On Maps

Below are four maps of North Africa intended to illustrate issues related to terrorism. Maps compress information as all other forms of communication do. Maps express what the written word cannot not easily but are not without their limitations. Recent maps of North Africa’s geopolitics in relation to AQIM illustrate this well, as well as broader problems in Anglophone perceptions of the region.

The maps below are recent and the comments that follow them are not intended to be exhaustive evaluations, but quick impressions and thoughts. Following these are additional, general thoughts.

A regional map from a 2009 Wall Street Journal article, “Islamic Rebells Gain Strength in the Sahara“.

A map of Algeria (Kabylia), from a 2010 Stratfor report on AQIM.

A regional map from recent AFP article on a kidnapping and execution of a Malian tour guide by AQIM, “Al-Qaeda executes Mali guide: security source, relative“.

A map from an American Enterprise Institute “Critical Threats” report, “The al Qaeda Threat from West Africa and the Maghreb: French Hostage Execution and Beyond“.

A map of Africa and southwest Asia from a New York Times article on terrorism in Asia and Africa, “Secret Assault on Terrorism Widens on Two Continents“.

Maps are powerful in creating and propagating narratives and constructs. The presentation of physical space influences audiences’ perceptions and thinking about political problems and concepts. With regards to each of the above:

  1. WSJ: The first map is reasonable. It’s intent is to show the breadth of AQIM attacks and kidnappings in the Maghreb and Sahel. Compared to the other maps above it is minimalist and even leaves out some previous activities. It uses the Peters projection, as more and more maps do.
  2. Stratfor: The Stratfor map is the most basically troubling of all the above. Here, the presentation of Kabylia is out of relation to practically all of the facts. Kidney-shaped Boumerdes is not immediately south of Algiers as shown; rather, it is to the immediate east of the capital and to the west of Tizi Ouzou (as here). In fact, on Stratfor’s map, Boumerdes is labeled as “Tizi Ouzou” while Blida is labeled as “Boumerdes.” Bouira and Bourdj Bou Arreidj are labeled correctly, but are disproportionate to their actual size. In fact, the entire area highlighted as “Kabylia” is enormous and confusing, extending from about mid-way through what would be Skikda, south through apparently all of Constantine (not ever considered a part of Kabylia), with its border close to one of the two eastern Chotts. Because there are large Chotts in M’Sila (Chott el Hodna in the north) and to the southeast of Biskra and the northwest of El Oued (Chott Melrhir in the south) one must assume that in Stratfor’s map Chott el Hodna is represented in the detail of “Kabylia.” The map is thoroughly distorted. The point of the report is that AQIM is losing strength, which it substantiates with numerical data, while noting that in northern Algeria, the group’s activities are restricted to Kabylia. This is either the result of carelessness or an effort to exaggerate Kabylia’s actual size (which, physically is quite small, though really chock full of people) or AQIM’s presence in northern Algeria. Whatever the intention, the map is thoroughly inaccurate.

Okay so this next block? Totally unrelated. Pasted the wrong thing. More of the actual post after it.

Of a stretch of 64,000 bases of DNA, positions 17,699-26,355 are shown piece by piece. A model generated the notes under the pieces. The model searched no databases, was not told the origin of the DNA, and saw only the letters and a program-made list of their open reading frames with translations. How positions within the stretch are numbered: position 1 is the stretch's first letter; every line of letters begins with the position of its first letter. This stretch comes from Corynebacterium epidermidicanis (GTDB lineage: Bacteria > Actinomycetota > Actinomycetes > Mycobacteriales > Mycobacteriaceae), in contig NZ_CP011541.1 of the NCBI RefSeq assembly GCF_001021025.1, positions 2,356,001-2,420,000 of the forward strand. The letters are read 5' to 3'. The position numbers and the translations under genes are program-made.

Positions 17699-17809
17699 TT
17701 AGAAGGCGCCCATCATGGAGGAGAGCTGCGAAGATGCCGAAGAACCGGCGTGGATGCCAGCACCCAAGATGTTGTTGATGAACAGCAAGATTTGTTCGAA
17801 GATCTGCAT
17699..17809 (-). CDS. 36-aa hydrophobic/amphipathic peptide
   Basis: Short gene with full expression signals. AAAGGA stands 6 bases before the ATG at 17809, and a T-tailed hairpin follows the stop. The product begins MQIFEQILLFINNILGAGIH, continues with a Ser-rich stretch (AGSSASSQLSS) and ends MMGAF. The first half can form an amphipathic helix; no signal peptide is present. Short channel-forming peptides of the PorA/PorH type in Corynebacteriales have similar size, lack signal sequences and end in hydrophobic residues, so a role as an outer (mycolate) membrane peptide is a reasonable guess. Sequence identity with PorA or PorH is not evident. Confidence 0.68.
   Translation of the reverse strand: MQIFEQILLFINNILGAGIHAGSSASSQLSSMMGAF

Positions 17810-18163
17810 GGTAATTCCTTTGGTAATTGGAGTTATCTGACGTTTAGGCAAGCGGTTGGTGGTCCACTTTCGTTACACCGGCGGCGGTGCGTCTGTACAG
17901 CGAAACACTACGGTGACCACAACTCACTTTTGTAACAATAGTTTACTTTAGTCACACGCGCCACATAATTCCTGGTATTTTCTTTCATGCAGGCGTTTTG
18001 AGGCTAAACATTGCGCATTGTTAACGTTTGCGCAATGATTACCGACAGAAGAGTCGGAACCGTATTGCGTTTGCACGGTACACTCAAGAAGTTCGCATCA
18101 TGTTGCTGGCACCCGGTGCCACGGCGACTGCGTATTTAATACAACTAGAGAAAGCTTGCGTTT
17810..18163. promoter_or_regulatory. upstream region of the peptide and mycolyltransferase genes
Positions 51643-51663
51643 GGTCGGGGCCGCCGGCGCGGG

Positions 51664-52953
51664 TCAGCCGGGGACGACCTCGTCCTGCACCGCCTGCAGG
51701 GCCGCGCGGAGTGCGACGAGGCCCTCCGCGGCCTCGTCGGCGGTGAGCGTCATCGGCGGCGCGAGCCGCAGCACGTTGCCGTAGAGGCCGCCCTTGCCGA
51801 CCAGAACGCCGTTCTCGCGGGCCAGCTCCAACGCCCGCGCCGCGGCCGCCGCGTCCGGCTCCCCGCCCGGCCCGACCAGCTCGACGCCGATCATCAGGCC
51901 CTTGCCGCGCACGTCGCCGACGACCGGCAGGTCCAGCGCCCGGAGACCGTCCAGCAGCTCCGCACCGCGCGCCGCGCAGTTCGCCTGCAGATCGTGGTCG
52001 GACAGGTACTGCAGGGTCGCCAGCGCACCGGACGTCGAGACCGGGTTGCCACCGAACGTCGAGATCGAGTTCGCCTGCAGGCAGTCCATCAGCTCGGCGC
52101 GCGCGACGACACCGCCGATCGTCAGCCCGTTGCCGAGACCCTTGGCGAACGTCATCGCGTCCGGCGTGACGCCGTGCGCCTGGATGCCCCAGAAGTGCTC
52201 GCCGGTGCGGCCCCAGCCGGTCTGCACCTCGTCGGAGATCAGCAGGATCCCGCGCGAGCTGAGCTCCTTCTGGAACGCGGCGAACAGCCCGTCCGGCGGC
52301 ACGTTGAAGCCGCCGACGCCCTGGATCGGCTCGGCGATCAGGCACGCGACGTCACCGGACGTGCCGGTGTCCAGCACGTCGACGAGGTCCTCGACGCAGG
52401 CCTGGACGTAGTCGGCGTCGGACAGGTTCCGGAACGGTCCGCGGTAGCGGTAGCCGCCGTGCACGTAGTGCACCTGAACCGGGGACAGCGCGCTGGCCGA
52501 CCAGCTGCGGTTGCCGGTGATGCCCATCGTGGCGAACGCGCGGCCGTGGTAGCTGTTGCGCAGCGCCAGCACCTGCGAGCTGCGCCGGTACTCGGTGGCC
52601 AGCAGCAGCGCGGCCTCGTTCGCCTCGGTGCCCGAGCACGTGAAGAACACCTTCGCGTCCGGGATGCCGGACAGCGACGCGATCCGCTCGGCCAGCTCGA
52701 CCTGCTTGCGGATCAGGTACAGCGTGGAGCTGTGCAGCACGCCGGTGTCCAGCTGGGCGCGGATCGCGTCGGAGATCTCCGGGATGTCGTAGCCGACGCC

3. AFP: The third map shows areas of the Sahel “controlled” by or with an AQIM “presence”. The red area, where the recent raid(s?) took place along the Algeria-Mali border is an area under AQIM “control” and is surrounded by an area with AQIM presence (including northern Nigeria). The trouble here is that in public terms “control” is highly charged and ambiguous; does that mean the Malian, Algerian or Mauritanian governments cannot assert sovereignty in those areas? Does it mean that these areas have parallel governments run by AQIM? Is this an area like Pakistan’s FATA region, or Yemen’s tribal zones? This a mostly empty desert region peopled largely by nomads and dotted with small but important oases. Who occupies and controls oases  — where there is water and fuel — and the best travel routes between them may be said to be in “control”. People loyal to the local governments appear to “control” these spots far more often than AQIM does. The group may have married into local clans and tribes, but they do not have dominant positions in the human geography of the place. “Control” is a misleading term.  The area highlighted in red includes, much of Azaouad (northern Timbuktu), with its Moorish and Tuareg peoples most of whom are certainly not controlled by AQIM at all; the reverse may in fact be true in some instances. Meanwhile, the article discusses Kidal, a region to the east of the highlighted area (with an AQIM presence, according to the map). What exactly does AQIM control in these areas? the map gives no indication — though this is understandable because it displays no cities or towns or roads.